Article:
HOME > Email Marketing > Acquisition > NATIONAL GEOGRAPHIC SHIFTS TO LESS FREQUENT, MORE TARGETED EMAIL STRATEGY
 

National Geographic Shifts to Less Frequent, More Targeted Email Strategy

By May 15, 2014

A decrease in mailing frequency and a increased focus on modeling boosted National Geographic Society’s year-over-year email response rates.

national-geographic-tiger-355The 125-year-old educational and advocacy institution ‘s has 32 internal clients that it serves with its email programs, and manages between 80 to 100 email programs per month, sending 500 million emails annually. A seven person  team manages the organization’s email practice, which was centralized in mid-2012.

National Geographic realized that it needed to revamp its email program in 2011, when the frequency of messages it was sending was too high. “We were overmailing to the point of spamming, sometimes sending 14 emails per week per person,” says Amori Langstaff, director of CRM and email marketing, who spoke at NEMOA’s spring conference in Boston.

By the end of the first quarter of 2013, the company had lost hundreds of thousands of customers thanks to overmailing, she noted. The company was still acquiring 90,000 names per week, so the impact of the losses didn’t initially hit them. “But there’s a real and emotional cost to a high opt-out rate,” says Langstaff. “Eighteen percent in gross revenue was lost from email in 2013.”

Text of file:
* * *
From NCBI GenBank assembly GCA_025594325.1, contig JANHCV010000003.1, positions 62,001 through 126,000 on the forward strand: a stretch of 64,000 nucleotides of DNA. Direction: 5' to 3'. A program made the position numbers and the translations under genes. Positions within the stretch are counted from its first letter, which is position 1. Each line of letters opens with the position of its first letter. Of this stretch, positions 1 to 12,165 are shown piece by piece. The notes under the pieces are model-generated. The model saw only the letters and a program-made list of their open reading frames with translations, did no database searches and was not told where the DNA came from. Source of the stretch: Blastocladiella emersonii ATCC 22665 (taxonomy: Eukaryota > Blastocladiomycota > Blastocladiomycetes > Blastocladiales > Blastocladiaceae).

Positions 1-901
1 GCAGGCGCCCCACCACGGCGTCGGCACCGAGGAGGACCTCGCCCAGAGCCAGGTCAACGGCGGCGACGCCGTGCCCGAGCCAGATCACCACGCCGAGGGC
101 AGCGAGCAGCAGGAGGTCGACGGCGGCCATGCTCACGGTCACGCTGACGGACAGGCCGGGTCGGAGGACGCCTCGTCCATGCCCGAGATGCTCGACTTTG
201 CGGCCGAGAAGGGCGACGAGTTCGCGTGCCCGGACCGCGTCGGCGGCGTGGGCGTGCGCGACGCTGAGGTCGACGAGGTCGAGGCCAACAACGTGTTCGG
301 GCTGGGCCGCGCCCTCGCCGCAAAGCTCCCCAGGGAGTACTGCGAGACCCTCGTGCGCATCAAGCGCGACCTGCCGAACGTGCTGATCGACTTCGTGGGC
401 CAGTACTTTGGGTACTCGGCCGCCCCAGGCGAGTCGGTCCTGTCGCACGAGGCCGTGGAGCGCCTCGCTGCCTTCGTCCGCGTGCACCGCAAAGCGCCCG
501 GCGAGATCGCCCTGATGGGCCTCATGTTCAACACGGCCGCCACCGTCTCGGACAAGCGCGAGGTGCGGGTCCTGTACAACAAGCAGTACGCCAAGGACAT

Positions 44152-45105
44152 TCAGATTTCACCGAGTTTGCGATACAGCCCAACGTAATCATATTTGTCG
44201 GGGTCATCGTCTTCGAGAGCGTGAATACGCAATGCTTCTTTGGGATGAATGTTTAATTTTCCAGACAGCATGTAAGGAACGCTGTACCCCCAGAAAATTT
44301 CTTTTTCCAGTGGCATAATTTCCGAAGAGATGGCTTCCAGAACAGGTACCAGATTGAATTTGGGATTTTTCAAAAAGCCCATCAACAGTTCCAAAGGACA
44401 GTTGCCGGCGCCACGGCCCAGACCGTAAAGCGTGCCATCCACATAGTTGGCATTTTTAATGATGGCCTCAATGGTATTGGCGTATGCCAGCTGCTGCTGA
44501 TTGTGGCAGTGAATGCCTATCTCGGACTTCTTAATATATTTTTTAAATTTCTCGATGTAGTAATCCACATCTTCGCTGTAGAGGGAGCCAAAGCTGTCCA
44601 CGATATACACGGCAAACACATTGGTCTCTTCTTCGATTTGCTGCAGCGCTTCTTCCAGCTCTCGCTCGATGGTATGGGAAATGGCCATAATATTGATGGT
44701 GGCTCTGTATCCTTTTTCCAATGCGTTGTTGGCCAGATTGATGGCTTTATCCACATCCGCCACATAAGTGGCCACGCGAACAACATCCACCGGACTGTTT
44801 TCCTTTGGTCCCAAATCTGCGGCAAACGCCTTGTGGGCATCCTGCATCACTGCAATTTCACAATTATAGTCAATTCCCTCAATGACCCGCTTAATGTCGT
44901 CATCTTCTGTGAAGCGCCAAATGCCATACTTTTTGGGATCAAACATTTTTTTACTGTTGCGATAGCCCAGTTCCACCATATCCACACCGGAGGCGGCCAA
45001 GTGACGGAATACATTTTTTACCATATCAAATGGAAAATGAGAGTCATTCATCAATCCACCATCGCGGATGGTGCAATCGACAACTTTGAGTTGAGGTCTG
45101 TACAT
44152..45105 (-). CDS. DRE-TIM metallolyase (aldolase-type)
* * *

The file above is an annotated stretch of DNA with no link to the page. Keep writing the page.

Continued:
The organization began to look at yield, rather than just revenue. It was sending a lot of interest-specific email, so it shifted to messages wit ha broader but more meaningful affinity to client interests and member personas. The shift was angled to providing fewer messages, with more focused content that created better engagement.

There was also an internal focus on short-term revenue from email. This was shifted to a more balanced focus on retention, engagement and overall lifetime value that reinforce the mission and nonprofit status  of National Geographic, which works with Clario Analytics on its email marketing initiatives.

Over an 18-month period, the company created 18 models to score members based on purchase propensity and content affinity. Every 30 days, models were rescored to gauge responsiveness to messages. Low responders were automatically “opted down” in frequency and the types of contacts were reevaluated.

In the third quarter of last year, the results were apparent: National Geographic realized a 60% gain in email open rates, a 27% gain in click rates and a 37% decrease in opt-outs.

In the fourth quarter, email frequency was boosted by 20%, resulting in a 36% gain in open rates, flat click rates and a 30% lower opt-out rate over 2012.

For example, a travel persona model was created. To target this person, the creative and usability of the emails were refined and frequency was adjusted. This resulted in a 67% increase in opens, a 21% increase in clicks, a 35% decrease in opt-outs and a 22% increase in prospect conversions year over year.